Here are some interesting statistics for you:
Approximately two-thirds of the people I serve make payments using EFTPOS. A further half of this group pay by credit.
Three-quarters of the time, processing credit transactions is uneventful, but occasionally (that is, a quarter of the time), I find details that are worth filing away for future reference, for moments like this when I can write about them.
All checkout staff are required to match the scribble customers make on the credit slips with the scribble on the back of the customer’s credit card. Up until two weeks ago, I used to conduct only random checks (i.e. checking three-quarters of the time). This negligence, if you would like to think of it that way, was often due to time constraints.
Two weeks ago, however, a woman I served told me that she had her credit card stolen not too long ago and that because a checkout operator had not compared the signature on her card with the slip that was signed, the thief stole a lot of her money. She then gently chastised me and asked me to properly check everyone’s cards in the future.
Scared into compliance, I have since taken the time to examine signatures on every card that comes through me. And I haven’t even pretended to check on any occasion either – you can’t really pretend to conduct a thorough inspection without actually doing it.
In my time on checkouts, I have seen a great variety of signatures. Some have been microscopic, others so large that only the centre third was visible on the relevant strip on the back of their credit card. I’ve processed elegant signatures, messy ones, and ones written in languages other than English.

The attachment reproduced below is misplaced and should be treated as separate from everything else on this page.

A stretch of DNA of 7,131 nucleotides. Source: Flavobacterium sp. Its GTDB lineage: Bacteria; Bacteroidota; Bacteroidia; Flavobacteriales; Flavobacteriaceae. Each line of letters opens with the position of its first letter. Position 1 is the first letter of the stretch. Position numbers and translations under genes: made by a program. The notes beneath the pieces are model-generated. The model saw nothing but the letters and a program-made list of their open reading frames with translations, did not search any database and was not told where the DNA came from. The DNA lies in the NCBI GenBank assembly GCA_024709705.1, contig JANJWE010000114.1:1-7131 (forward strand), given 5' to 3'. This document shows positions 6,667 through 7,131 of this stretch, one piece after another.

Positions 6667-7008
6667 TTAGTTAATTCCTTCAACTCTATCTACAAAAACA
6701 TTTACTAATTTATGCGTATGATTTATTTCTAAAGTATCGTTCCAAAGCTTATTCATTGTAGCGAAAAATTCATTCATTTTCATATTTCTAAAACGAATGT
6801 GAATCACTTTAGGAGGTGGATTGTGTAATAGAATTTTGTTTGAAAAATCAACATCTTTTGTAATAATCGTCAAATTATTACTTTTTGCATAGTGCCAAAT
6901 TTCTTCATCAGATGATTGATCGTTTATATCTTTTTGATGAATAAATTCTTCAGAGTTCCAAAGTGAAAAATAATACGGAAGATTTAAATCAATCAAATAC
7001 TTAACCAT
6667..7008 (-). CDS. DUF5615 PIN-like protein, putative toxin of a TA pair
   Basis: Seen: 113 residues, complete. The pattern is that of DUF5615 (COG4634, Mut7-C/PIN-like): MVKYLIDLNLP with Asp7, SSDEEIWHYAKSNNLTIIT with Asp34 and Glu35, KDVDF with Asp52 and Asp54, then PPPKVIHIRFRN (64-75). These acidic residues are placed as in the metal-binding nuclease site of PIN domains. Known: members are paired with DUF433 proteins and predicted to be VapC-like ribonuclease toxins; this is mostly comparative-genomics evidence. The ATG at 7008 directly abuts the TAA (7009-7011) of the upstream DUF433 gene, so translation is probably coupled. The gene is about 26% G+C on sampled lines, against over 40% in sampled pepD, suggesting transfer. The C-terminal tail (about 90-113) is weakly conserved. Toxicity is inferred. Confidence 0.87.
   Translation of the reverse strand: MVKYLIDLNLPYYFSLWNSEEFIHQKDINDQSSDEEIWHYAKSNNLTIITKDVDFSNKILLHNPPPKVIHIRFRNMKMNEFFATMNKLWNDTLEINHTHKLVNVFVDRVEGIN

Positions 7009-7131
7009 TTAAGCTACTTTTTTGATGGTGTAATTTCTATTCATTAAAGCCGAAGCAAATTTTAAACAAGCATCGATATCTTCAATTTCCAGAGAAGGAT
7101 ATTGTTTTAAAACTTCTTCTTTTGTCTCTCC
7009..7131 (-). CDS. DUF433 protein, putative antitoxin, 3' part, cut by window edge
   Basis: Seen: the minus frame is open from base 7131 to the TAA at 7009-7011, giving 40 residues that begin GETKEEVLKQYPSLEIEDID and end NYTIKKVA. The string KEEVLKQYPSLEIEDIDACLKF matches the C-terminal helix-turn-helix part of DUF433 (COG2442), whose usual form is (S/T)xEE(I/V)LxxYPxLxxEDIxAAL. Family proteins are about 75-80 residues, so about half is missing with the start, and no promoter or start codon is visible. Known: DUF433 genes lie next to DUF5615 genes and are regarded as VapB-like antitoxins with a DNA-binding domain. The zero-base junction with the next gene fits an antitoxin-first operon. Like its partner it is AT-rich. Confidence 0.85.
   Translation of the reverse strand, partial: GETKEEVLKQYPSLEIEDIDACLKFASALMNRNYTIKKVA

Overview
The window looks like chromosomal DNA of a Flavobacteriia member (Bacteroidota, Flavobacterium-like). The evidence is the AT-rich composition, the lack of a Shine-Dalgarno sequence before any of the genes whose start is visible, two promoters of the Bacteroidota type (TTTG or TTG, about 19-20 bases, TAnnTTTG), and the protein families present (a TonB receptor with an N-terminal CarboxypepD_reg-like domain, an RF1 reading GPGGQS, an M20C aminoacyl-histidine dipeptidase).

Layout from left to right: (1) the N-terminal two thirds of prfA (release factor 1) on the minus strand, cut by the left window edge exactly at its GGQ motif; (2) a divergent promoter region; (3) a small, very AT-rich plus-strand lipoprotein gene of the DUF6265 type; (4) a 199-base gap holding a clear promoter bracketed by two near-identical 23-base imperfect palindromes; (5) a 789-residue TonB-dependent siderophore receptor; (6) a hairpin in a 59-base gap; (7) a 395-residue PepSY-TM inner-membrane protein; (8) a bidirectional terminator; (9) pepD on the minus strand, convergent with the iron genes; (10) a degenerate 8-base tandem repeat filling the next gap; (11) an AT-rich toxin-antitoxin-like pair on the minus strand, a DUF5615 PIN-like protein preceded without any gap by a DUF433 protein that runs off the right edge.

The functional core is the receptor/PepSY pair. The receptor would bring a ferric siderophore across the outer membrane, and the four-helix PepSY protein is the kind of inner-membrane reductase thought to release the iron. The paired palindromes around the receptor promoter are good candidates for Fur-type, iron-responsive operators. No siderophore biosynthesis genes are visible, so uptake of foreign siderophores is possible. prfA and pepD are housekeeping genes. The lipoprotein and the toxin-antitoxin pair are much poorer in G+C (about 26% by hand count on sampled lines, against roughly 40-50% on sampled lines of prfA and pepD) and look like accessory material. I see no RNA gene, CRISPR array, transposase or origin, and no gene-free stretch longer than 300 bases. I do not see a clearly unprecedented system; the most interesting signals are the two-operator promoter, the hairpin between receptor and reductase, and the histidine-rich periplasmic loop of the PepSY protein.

None, however, were as ridiculous as one customer’s, whose signature was comprised of a bunch of loops and a figure eight repeated over itself about eight times over. Now that was pure silliness. I had to cough back a snicker.
My father has a peculiar way of asking people to sign documents. He puts the sheet(s) in front of them, points to the appropriate place, and says, ‘Can I have your autograph?’
Every bloody time, he says ‘Autograph’ instead of signature. Every time.
I don’t say anything, I just place the slip in front of customers and they seem to know what to do from there. Signing is the easy part, it seems. Working out what buttons to press and which way to swipe the card is the tricky bit.
Today, I may have processed my strangest credit transaction yet. The customer was an elderly woman, amiable and good-mannered. The transaction was as normal as any other up until it came for me to compare her credit card with the credit slip.
Now, I only looked at it for a brief second, just long enough to make sure that the squiggles and curves of both signatures resembled one another, but I could swear that the name she had signed and the name on the back of the credit card was Victor.
I looked up from the card and the slip and met her eyes. She simply smiled benignly so I proceeded with the rest of the process.
As I stuffed the credit slip into the til, placed the pen in its usual spot, and waited for the receipt to be churned out, I recalled an old movie about a gender-bender, a movie I haven’t watched but whose poster I have seen. It’s called Victor/Victoria. At the time, I couldn’t remember who it starred, but in looking up the details now the film was released in 1982 and features Julie Andrews in the lead role.
It is possible that there are females wandering about who are called Victor, but until now I had yet to meet one.
On another occasion, I served someone who had the exact same name as an old primary school friend, but that’s not as interesting as the case of Victor. More interesting than the school friend coincidence, someone else had the name of a popular country singer. The name escapes me; country’s not my thing. But again, there’s nothing subversive about that.
I’ve yet to actually serve a transsexual – as far as I’m aware, anyway. But when the time comes, I do hope that they’ll pay by credit.